Monday, December 9, 2013

Play Learning

If there is one struggle with homeschooling it is ensuring that you are actually teaching your children something while still maintaining the peace in your home. Unlike teachers in school you can't tell the children to suck it up and then send them home with their sour attitudes. And maintaining peace is hard when there are lots of days when you're just not feeling...you know....doing stuff.

I read an article, which for the life of me I cannot find now, about a school that has children write up a play plan and then stick to that playing for an hour. They are not allowed to stop playing that particular thing for an hour, although if they'd like to go longer that's ok. The point is that focused playing helps children learn and then retain their learning much better than traditional learning.

I've been trying to incorporate this into some of my schooling. Things like history and languages, which don't have concrete examples to demonstrate to children like say math or science does, or the interest level of reading a story, are perfect for play learning. We have some playmobil toys which look particularly German and so there is a rule that when they are played with they must speak in German, or with a German accent. Since we're still in a very primary stage of German I hear a lot of "Guten morgen! Let's go get the sheep schwester!" Our Lalaloopsy dolls only speak french and the fairies speak spanish. Although we haven't been doing this for very long I've already noticed a difference in how willing my children are to speak other languages. Before they seemed to be shy and embarrassed, but playing affords them the freedom to perhaps make mistakes and to just be silly and enjoy it. I encourage them to even think about their toys in terms of the other languages. There is no fairy with the blue dress, it is the fairy with the azul dress. The Lalaloopsy dolls love saying c'est bien! and are generally frivolous and silly little things, even the boys.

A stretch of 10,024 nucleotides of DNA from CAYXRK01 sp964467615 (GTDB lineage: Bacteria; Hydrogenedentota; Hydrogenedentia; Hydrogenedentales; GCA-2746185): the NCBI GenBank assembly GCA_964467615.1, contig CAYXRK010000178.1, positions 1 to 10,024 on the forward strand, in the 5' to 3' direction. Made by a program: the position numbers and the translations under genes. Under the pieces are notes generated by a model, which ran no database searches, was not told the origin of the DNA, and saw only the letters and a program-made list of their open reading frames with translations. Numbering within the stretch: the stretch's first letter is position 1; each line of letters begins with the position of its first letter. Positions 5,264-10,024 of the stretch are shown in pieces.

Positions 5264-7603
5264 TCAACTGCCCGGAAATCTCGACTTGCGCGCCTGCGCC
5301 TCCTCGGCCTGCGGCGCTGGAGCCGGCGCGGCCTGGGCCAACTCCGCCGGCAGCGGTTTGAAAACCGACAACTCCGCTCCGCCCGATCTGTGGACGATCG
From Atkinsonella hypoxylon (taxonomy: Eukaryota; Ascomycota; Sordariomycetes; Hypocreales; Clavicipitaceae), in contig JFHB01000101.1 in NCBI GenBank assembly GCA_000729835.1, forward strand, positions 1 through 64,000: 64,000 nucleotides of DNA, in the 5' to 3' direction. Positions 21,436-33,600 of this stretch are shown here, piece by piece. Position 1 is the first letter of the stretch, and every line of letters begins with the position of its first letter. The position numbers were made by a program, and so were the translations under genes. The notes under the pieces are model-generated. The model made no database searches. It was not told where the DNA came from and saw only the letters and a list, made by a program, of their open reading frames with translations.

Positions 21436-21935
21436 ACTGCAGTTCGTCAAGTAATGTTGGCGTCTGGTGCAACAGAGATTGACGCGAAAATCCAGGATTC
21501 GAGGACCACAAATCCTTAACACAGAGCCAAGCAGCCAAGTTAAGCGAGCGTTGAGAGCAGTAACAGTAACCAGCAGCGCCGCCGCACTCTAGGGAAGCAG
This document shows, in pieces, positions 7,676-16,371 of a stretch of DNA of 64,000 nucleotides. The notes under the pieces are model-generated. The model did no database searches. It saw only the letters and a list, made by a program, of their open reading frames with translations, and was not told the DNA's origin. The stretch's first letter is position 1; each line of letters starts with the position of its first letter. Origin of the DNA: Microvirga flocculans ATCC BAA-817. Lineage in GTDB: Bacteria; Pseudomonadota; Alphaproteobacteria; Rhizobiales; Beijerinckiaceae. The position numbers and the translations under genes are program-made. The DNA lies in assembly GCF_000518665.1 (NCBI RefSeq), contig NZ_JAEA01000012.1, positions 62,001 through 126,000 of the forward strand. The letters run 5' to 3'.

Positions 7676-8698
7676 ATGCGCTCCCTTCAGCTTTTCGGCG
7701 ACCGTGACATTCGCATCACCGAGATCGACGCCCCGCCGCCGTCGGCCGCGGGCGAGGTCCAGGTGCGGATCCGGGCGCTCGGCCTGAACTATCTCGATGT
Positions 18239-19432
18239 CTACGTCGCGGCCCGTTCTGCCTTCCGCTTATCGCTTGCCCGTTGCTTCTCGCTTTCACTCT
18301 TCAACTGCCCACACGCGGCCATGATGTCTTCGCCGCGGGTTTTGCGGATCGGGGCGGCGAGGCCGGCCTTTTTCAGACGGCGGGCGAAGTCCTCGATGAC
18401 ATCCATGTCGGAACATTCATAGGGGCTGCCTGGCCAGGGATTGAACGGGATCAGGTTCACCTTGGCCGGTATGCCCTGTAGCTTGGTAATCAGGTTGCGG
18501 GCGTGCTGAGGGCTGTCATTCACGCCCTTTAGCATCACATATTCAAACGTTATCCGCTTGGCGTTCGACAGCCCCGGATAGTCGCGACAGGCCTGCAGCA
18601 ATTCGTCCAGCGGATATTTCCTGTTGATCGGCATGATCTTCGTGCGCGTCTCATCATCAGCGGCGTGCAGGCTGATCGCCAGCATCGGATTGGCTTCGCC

Today we were talking about the Pont du Gard and other aquaducts. I told them they needed to build a village and somehow get water from the "lake" to the village. They used hotwheel tracks to create an aquaduct and even made a storage container for it, and a dam to hold flood water back. But then I told them a drought came, so they tore down the dam to purposefully help the land flood to bring back moisture and nutrients.

This is the lake and aquaduct

Because Industrialization was occurring a train bridge ran over the aquaduct


And then it finally rained. So I threw water at the kids. To say they thought it was funny is a bit of an understatement.
Unfortunately it didn't rain soon enough for the horse and fish. They died.


The possibilities are endless for play learning. If there is one thing I've learned about how my children learn it is that I need to get out of the way. I'm there more for guidance and loose direction than telling them what to do and what to learn. Creating a climate of learning is so easy and the children just really seem to take it from there.

Speaking of playing and learning have you guys subscribed to Bedtime math? You should!

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